Fine Needle Aspiration of Follicular Lymphoma: A Study of 109 Patients
SS Sikdar, HM Cramer. Indiana University School of Medicine, Indianapolis, IN
Background: The clinical value of fine needle aspiration (FNA) for the diagnosis of follicular lymphomas (FL) is often questioned since it is perceived that the FNA is usually followed by a confirmatory surgical biopsy. However, in our experience, therapeutic decisions for many patients with FL have been based solely on the FNA diagnosis.
Design: Our LIS was searched for the 19.5-year period ending July 8, 2009 and all cases in which FL was mentioned in the FNA or hematopathology (HP) reports were identified. All correlating FNA, HP and flow cytometry reports as well as all available clinical notes and selected microscopic slides were retrospectively reviewed.
Results: There were a total of 109 patients (111 cases) in this study, including 2 patients who each had 2 FNAs with 2 corresponding biopsies. Only 13 of our 109 patients (12%) had a concurrent HP biopsy at the time of the FNA. Of the 109 patients, 65 (60%) had an FNA diagnosis of FL that was not subject to HP confirmation and the FNA diagnosis was instrumental in determining the nature of further treatment. There were 27 FNA cases diagnosed as FL with HP follow-up and the FNA diagnosis was confirmed in 21 of 27 cases (78%). The 6 FNA discrepancies included: 1 case of Hashimoto's thyroiditis, 3 cases of diffuse large B-cell lymphoma (DLBCL), 1 case of B-cell lymphoma, not further classified and 1 case diagnosed as fibrous tissue with infiltrating lymphocytes. There were 19 cases of HP-proven follicular lymphoma that had not been diagnosed as FL by FNA. The FNA diagnoses for these 19 FL cases included: malignant lymphomas (ML) with various descriptors, that were incorrectly subclassified (9 patients, 47%), suspicious/highly suspicious for ML (4 patients, 21%), atypical lymphoid infiltrates consistent with ML (2 patients, 11%), lymphocyte population with abnormal flow cytometric findings (2 patients, 11%), rare atypical lymphoid cells (1 patient, 5%), and reactive lymph node (1 patient, 5%). The grade of FL as assessed on the FNA matched the HP grade in 12 cases of the 16 cases (75%) in which grade was mentioned in both the FNA and corresponding HP reports.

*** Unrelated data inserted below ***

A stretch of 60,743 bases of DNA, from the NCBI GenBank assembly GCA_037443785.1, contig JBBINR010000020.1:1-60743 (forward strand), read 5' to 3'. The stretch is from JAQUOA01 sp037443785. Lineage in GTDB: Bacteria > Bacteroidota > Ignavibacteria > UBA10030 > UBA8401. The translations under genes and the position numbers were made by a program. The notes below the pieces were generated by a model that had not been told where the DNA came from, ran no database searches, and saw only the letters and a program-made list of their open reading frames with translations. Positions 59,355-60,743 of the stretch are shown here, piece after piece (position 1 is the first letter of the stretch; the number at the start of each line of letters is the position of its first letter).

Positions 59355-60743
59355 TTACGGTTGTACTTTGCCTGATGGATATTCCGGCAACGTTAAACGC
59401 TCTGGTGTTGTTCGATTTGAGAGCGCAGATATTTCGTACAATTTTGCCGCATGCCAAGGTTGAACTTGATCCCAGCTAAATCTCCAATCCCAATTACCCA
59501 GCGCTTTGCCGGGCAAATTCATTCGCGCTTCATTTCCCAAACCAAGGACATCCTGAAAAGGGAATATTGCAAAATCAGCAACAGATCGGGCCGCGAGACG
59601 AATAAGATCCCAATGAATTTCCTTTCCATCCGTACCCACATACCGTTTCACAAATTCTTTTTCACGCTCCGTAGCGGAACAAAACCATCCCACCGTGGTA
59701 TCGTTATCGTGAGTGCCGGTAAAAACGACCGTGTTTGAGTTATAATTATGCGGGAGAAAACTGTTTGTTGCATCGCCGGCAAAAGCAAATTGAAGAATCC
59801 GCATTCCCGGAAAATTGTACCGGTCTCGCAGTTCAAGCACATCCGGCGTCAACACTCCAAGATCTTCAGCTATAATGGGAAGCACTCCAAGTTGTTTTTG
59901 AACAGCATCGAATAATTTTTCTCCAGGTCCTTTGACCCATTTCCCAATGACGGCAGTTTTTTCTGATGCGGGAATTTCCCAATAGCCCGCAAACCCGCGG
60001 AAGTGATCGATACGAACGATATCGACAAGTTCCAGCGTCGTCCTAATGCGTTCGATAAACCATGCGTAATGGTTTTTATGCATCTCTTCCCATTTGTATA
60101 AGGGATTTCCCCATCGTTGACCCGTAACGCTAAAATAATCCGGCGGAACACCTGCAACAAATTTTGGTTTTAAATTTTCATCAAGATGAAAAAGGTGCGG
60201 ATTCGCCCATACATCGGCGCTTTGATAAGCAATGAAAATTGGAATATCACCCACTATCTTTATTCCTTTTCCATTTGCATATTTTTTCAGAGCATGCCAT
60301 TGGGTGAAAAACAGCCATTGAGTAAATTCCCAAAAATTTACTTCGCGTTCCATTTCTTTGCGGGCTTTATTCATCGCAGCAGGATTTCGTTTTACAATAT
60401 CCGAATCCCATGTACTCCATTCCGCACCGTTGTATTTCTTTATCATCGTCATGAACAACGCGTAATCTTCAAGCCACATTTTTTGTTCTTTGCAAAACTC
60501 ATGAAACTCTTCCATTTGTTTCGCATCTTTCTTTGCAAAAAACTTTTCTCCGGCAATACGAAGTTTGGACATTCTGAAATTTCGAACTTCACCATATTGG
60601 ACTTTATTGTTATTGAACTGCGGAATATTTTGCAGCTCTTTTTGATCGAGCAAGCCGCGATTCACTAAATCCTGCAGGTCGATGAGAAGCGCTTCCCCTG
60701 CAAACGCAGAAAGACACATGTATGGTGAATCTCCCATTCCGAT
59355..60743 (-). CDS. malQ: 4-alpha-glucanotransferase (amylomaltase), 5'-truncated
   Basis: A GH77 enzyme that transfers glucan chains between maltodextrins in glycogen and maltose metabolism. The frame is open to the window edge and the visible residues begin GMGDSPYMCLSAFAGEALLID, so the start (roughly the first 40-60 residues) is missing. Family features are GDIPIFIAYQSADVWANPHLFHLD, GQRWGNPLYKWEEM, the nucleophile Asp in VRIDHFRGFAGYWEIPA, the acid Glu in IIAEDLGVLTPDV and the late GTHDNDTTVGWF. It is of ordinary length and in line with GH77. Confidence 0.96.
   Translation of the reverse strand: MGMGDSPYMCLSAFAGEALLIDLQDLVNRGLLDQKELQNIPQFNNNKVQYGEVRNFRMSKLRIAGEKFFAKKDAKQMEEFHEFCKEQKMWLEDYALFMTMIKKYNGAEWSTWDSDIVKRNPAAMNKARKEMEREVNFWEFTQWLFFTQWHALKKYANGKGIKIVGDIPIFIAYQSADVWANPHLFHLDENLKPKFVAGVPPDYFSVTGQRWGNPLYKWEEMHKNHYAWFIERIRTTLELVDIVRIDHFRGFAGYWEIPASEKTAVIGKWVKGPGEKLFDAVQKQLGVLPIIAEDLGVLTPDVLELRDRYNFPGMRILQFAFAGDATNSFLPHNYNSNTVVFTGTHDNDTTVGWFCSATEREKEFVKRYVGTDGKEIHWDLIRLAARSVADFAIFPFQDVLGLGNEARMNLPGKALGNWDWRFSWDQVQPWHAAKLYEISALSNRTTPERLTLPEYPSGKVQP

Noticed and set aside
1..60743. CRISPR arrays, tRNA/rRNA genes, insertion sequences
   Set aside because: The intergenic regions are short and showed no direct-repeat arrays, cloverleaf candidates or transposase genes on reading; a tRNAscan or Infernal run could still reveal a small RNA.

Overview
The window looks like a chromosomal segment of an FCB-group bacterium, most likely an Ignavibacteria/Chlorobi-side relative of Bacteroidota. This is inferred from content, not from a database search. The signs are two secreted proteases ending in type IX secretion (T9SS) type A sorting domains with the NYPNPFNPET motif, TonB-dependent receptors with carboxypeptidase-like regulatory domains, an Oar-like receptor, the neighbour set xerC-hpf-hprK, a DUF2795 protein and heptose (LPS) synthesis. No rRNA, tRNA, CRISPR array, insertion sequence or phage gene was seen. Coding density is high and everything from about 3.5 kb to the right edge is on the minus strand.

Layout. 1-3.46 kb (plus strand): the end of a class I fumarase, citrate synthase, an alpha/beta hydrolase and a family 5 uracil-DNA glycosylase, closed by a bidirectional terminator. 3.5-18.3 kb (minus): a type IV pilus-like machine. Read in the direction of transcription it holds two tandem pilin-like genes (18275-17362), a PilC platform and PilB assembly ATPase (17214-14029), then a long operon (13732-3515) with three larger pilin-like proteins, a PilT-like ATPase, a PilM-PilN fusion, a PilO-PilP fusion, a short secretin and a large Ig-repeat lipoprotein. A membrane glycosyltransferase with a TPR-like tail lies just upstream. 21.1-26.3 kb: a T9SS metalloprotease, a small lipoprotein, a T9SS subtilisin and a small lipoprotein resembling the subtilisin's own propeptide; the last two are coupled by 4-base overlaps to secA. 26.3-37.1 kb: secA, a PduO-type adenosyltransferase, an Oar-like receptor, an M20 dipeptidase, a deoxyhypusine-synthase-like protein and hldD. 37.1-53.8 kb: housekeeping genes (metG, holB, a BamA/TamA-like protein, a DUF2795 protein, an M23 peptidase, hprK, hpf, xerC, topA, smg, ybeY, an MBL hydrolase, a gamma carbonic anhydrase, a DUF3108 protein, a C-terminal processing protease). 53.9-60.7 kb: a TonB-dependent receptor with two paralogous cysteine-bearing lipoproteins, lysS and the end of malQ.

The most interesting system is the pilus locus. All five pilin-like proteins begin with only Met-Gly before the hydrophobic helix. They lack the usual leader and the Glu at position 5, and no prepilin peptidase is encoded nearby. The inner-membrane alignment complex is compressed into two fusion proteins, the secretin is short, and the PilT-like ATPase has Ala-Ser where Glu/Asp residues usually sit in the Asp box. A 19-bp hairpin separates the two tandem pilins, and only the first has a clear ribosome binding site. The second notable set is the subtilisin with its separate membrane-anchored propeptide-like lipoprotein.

Conclusions: A diagnosis of FL was established by FNA in 92 of our 111 cases (83%) but the subtyping accuracy for those cases with HP follow-up was only 78% and grading accuracy was only 75%. Nonetheless, in 60% of our patients, treatment regimens appear to have been based only on the FNA diagnosis of FL. Given these results, the policy of basing treatment of patients with FL solely on the basis of an FNA diagnosis requires re-evaluation.
Wednesday, March 24, 2010 1:00 PM
Poster Session VI # 64, Wednesday Afternoon